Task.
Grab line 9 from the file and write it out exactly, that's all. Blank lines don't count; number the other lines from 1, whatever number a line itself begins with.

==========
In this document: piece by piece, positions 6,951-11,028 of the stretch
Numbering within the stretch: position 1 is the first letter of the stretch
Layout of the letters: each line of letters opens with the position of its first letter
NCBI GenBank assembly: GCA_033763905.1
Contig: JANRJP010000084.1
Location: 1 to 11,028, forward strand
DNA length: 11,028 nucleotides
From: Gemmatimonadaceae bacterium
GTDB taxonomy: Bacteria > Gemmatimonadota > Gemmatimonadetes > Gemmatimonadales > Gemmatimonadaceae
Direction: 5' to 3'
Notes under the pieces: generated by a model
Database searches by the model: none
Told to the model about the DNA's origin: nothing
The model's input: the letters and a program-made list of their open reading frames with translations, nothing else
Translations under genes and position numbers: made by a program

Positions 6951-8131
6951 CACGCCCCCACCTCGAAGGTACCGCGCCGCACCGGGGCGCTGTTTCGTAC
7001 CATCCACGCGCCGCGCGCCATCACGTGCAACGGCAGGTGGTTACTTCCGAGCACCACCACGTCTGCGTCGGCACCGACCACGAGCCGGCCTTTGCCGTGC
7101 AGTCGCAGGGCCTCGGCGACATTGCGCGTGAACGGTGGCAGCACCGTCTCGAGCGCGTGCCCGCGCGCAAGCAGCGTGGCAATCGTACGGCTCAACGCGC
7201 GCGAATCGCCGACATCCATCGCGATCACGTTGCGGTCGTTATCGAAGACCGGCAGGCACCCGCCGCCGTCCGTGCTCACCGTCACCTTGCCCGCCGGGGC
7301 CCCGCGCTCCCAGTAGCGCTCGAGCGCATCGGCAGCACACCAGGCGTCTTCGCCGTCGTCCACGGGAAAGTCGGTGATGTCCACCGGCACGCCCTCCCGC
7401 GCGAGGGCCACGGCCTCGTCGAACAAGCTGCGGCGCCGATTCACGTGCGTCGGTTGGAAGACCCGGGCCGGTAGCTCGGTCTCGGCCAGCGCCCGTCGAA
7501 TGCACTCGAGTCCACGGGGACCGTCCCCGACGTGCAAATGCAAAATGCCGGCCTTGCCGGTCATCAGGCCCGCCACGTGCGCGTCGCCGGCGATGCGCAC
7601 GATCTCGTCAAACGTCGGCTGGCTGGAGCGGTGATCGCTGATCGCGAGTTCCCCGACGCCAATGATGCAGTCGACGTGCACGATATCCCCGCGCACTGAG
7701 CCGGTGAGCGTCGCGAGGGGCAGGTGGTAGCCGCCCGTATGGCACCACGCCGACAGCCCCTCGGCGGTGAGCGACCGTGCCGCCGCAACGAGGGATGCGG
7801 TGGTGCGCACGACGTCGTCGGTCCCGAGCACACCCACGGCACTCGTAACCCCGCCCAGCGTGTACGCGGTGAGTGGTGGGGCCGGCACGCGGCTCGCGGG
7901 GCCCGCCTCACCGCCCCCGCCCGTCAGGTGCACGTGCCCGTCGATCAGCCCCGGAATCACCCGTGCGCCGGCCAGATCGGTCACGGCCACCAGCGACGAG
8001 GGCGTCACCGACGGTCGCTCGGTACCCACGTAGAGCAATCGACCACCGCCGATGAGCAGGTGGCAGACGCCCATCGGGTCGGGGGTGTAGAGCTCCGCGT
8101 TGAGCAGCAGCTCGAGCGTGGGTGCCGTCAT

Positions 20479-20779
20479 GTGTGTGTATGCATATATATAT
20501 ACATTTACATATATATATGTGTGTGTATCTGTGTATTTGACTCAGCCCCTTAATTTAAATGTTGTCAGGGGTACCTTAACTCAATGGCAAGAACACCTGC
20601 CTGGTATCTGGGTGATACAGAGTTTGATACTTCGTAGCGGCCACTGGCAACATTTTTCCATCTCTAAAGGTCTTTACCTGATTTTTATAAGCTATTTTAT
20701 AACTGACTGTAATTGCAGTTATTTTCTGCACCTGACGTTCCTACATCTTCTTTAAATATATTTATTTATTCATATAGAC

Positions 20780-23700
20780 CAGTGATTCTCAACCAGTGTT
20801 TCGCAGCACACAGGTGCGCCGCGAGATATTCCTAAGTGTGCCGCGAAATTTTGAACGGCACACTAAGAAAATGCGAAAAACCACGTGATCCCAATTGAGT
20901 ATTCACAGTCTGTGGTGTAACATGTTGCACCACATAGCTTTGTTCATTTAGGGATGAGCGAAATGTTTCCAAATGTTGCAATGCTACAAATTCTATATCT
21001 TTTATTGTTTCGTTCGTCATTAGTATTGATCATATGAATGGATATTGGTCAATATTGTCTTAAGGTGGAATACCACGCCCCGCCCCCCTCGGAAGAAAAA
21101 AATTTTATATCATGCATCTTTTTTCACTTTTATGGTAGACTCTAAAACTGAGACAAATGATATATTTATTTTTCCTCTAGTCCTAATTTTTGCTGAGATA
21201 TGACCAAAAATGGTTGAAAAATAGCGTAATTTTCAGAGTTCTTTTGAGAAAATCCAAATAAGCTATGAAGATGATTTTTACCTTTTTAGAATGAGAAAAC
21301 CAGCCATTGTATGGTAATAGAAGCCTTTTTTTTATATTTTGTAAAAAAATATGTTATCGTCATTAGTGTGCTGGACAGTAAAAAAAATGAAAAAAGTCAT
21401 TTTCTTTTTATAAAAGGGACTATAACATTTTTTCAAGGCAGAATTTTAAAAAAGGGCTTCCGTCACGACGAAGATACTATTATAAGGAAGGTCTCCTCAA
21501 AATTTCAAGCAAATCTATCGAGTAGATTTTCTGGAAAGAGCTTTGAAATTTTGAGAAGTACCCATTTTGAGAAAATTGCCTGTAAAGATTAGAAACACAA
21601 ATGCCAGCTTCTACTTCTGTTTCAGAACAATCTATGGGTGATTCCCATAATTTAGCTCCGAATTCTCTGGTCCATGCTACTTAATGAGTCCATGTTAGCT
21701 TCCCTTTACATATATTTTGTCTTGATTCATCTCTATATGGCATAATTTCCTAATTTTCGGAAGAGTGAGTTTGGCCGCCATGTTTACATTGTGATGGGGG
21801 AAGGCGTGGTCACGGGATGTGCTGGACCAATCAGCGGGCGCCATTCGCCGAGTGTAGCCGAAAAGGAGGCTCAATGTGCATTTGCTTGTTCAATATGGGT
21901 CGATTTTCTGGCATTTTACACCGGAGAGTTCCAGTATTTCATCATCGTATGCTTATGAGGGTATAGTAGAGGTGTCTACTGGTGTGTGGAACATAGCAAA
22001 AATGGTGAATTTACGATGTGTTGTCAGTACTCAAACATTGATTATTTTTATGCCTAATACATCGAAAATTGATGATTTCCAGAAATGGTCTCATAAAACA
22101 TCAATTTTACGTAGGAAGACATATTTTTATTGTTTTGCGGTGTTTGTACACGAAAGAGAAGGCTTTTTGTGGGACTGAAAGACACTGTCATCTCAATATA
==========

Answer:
GTDB taxonomy: Bacteria > Gemmatimonadota > Gemmatimonadetes > Gemmatimonadales > Gemmatimonadaceae